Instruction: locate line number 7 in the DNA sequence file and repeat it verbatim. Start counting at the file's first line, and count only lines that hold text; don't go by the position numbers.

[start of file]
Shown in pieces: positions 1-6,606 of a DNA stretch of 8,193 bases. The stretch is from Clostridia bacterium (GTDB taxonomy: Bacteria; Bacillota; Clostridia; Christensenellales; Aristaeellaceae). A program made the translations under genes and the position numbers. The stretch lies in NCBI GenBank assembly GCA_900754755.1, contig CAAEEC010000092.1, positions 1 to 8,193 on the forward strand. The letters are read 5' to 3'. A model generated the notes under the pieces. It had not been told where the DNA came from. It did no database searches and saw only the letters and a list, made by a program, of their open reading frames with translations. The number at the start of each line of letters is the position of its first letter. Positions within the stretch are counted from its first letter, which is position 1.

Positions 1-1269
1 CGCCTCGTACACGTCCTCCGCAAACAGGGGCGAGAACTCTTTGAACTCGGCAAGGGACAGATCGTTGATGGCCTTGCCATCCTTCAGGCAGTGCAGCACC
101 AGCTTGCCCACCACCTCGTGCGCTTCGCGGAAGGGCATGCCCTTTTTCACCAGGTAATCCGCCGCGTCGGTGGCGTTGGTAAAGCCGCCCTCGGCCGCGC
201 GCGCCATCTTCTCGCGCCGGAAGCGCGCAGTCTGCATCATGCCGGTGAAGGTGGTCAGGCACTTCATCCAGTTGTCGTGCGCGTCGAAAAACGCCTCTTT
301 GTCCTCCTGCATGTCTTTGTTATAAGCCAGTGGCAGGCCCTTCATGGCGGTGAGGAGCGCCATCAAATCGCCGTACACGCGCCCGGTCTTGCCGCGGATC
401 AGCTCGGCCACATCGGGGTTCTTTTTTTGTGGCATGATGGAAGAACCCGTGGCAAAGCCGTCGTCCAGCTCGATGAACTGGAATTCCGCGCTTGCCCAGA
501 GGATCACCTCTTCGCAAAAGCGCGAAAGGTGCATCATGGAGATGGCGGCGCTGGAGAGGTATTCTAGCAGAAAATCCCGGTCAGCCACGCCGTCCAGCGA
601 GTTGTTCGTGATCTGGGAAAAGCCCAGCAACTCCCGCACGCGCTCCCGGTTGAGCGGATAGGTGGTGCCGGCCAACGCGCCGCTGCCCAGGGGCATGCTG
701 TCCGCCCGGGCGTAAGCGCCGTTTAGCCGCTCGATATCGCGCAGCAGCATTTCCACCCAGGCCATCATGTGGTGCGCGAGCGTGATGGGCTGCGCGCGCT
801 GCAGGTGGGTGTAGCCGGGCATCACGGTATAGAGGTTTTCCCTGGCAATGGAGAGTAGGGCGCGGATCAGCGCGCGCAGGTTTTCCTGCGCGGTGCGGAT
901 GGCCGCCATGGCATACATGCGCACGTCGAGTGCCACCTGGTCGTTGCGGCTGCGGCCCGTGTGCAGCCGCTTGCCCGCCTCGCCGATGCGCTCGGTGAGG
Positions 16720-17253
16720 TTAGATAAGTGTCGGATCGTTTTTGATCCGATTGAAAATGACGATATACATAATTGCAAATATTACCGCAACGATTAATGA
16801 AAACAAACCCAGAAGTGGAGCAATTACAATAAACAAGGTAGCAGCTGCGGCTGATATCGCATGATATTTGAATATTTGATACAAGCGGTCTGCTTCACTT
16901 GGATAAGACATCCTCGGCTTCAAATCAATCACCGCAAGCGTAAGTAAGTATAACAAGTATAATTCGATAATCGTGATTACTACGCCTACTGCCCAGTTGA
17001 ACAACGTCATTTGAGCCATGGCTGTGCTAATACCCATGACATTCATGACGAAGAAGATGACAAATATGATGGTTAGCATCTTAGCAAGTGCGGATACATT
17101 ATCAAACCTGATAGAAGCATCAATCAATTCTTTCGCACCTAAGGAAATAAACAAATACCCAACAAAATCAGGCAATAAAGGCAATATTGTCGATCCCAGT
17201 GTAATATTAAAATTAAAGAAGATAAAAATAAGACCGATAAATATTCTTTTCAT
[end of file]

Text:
401 AGCTCGGCCACATCGGGGTTCTTTTTTTGTGGCATGATGGAAGAACCCGTGGCAAAGCCGTCGTCCAGCTCGATGAACTGGAATTCCGCGCTTGCCCAGA